I have been jumping rope for about 2 years intermittently, but in the past 5 months it has become my regular go-to for daily exercise and conditioning. Around that time I moved from the mountains to the city. Before moving, I would run from 30 – 50 miles a week on trails, and the transition out of that lifestyle was a bit hard on mind and body at first.

I took up the jump rope in a more devoted way as a result of my move to the city. Previously, I would use it only on my off-days from trail running to stay limber and conditioned for longer runs. I’m no expert on training, but in this application, it worked like a charm for me. The muscles for running steep trails were kept in shape, and it was a fun challenge to see how long I could jump continuously.

Now that I run only on weekends, my jump rope has been a more constant companion, and my relationship to it has changed. It is now my primary form of exercise (along with isometric exercises) and I am happy to recommend it, especially to those who find it difficult to devote adequate time and effort to staying fit on a daily basis. I use two different kinds: a generic brand weighted-handle plastic cord jump rope, and an Everlast leather jump rope. I’ve found that they have different benefits.

The weighted-handle rope is very fast, and gets the blood pumping very quickly. It requires less movement of the arms to keep it moving, and consequently is what I use more for simple cardiovascular exercise. The plastic cord is also heavier than the leather, and keeps its “U” shape while skipping with much less effort. I use this rope when I get home from work in the evening before eating dinner.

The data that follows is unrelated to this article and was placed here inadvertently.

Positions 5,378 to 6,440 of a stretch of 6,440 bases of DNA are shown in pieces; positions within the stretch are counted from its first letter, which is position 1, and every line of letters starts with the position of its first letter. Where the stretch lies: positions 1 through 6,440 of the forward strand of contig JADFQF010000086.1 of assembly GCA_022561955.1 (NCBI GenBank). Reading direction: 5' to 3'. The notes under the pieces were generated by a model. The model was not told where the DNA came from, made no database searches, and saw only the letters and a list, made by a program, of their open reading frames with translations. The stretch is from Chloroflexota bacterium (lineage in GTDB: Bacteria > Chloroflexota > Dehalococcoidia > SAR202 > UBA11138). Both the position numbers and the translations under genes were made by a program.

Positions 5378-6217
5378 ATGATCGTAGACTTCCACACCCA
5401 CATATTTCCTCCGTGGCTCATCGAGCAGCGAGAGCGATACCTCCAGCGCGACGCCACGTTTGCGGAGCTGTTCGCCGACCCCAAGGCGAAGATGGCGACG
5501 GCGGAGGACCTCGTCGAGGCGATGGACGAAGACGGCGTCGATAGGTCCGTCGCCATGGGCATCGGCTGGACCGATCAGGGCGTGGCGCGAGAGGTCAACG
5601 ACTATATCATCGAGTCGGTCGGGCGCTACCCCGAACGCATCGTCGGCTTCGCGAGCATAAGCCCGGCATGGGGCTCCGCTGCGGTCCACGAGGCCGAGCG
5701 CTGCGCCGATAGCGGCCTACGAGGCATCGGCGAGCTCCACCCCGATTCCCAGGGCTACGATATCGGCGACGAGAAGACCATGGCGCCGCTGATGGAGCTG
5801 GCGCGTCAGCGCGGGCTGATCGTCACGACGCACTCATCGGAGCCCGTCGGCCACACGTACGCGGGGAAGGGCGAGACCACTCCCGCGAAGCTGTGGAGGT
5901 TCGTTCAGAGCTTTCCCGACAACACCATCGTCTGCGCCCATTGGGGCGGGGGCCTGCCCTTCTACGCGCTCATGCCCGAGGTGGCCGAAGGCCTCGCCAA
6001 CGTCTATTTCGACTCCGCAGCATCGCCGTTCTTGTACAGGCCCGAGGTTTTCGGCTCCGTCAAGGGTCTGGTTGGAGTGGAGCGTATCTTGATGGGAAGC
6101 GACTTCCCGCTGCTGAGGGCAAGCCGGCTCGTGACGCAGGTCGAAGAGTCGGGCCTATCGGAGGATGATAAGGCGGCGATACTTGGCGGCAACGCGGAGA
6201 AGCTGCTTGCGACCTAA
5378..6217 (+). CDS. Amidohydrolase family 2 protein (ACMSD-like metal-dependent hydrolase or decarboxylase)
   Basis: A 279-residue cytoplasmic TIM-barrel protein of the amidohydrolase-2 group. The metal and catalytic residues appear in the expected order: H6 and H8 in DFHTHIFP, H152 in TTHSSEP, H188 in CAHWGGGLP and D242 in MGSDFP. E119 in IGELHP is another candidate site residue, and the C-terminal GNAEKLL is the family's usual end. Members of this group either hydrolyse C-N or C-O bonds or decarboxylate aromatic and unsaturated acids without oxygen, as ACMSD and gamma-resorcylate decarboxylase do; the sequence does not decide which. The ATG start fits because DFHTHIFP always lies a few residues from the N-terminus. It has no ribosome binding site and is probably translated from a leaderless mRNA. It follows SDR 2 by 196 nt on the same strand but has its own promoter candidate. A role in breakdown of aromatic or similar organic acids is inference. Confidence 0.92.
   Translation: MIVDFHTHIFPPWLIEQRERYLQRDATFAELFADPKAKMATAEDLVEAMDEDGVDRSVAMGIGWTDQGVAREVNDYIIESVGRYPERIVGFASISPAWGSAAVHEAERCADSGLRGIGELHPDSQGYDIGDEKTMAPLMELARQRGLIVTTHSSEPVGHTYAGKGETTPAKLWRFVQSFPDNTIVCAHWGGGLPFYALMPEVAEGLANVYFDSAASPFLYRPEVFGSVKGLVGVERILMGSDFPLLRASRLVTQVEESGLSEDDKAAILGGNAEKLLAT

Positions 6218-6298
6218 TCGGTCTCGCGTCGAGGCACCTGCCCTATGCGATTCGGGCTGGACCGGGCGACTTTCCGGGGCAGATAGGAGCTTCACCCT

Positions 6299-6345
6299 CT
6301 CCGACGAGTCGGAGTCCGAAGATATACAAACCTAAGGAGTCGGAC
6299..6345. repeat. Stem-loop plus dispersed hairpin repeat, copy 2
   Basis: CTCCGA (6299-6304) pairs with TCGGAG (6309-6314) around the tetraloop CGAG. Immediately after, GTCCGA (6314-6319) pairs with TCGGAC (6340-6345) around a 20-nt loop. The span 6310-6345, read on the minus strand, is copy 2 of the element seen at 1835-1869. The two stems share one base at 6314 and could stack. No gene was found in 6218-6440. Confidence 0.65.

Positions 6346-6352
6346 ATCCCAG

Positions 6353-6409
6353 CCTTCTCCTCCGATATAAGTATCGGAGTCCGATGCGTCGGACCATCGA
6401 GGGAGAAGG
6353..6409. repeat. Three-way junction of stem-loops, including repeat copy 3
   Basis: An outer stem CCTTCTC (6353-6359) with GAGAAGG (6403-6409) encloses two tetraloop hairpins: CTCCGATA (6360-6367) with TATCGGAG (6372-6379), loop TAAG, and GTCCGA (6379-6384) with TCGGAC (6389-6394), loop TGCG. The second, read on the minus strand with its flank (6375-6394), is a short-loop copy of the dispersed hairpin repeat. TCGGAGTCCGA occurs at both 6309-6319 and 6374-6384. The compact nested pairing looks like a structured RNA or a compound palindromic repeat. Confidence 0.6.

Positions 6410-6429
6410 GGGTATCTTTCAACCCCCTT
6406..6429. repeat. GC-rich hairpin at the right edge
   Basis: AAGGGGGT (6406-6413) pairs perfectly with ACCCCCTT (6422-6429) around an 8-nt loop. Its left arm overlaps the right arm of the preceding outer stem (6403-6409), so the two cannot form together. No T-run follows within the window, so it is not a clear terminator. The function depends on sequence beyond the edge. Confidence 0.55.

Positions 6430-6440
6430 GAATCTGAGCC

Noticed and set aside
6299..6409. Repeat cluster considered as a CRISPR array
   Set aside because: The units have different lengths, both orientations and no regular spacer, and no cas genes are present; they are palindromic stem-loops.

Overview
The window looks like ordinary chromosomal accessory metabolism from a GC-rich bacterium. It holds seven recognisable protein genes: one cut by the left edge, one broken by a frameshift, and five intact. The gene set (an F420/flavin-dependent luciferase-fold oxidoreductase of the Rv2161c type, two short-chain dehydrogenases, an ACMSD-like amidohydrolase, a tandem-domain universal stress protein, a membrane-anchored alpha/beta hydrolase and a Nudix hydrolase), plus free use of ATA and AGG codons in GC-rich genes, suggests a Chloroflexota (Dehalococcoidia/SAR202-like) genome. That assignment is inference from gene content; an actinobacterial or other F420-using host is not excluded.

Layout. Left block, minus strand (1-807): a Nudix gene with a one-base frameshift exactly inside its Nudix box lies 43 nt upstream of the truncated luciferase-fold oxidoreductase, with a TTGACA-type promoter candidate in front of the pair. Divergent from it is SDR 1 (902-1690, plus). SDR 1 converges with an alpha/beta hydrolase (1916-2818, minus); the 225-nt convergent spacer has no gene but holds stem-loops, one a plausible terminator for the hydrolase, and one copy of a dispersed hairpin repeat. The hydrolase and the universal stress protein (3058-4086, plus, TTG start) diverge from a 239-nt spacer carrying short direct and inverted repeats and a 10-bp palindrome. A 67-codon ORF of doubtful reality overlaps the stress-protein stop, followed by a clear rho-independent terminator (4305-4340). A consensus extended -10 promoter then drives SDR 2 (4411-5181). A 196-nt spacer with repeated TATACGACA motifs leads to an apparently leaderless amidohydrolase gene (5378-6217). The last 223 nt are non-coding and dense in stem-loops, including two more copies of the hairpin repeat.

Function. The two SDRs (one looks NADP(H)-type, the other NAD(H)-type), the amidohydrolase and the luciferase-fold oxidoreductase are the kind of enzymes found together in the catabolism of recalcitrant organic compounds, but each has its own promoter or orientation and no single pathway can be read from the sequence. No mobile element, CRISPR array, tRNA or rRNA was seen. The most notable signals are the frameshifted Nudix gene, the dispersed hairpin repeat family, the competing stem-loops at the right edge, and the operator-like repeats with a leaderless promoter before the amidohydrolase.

Like many people, I very often feel drained after work (I am an elementary school teacher). Even just a quick 20-minute session is rejuvenating to the mind and healthful for the body. For me, it also provides a crucial transition between work and home.

The Everlast leather jump rope is a bit different, and I recommend it for a few reasons. In my experience, no jump rope will last longer than a few months of frequent use, especially if you’re jumping on abrasive surfaces like asphalt or concrete. I recommend this rope because, frankly, it’s inexpensive. At 15-20 bucks, it won’t break your heart when the leather snaps (and honestly it feels pretty heroic when you wear through a rope). Additionally, my experience with the leather rope is that it provides a somewhat more comprehensive exercise, requiring more upper body strength and coordination to keep it moving at the correct speed and with the correct tension. Also, significantly for me, the leather rope can be taken through airport security in a carry-on bag. It is compact (it can be tucked inside your shoes if need be) and very portable and makes exercising while traveling easy. Finally, jumping rope is really fun. It is challenging at first, but improvement is rapid, and there is no upper limit to its difficulty: you just keep jumping more. In the past, the problem for me has been that exercise outside of the forest can be boring and, especially after a hard day, I become psychologically opposed to it. Nowadays, I find myself eagerly looking forward to coming home and clearing my head with several hundred jumps before eating dinner and preparing my lessons for the next day. Because they’re inexpensive, I keep one in my day bag or car and one at home so I can jump wherever I happen to end up (and have a spare just in case I destroy one). Every sport supply shop I’ve gone into has carried the Everlast leather jump rope, but like everything else procurable by money, it can also be had on Amazon.

Submitted to Cool Tools by Dylan McCrystal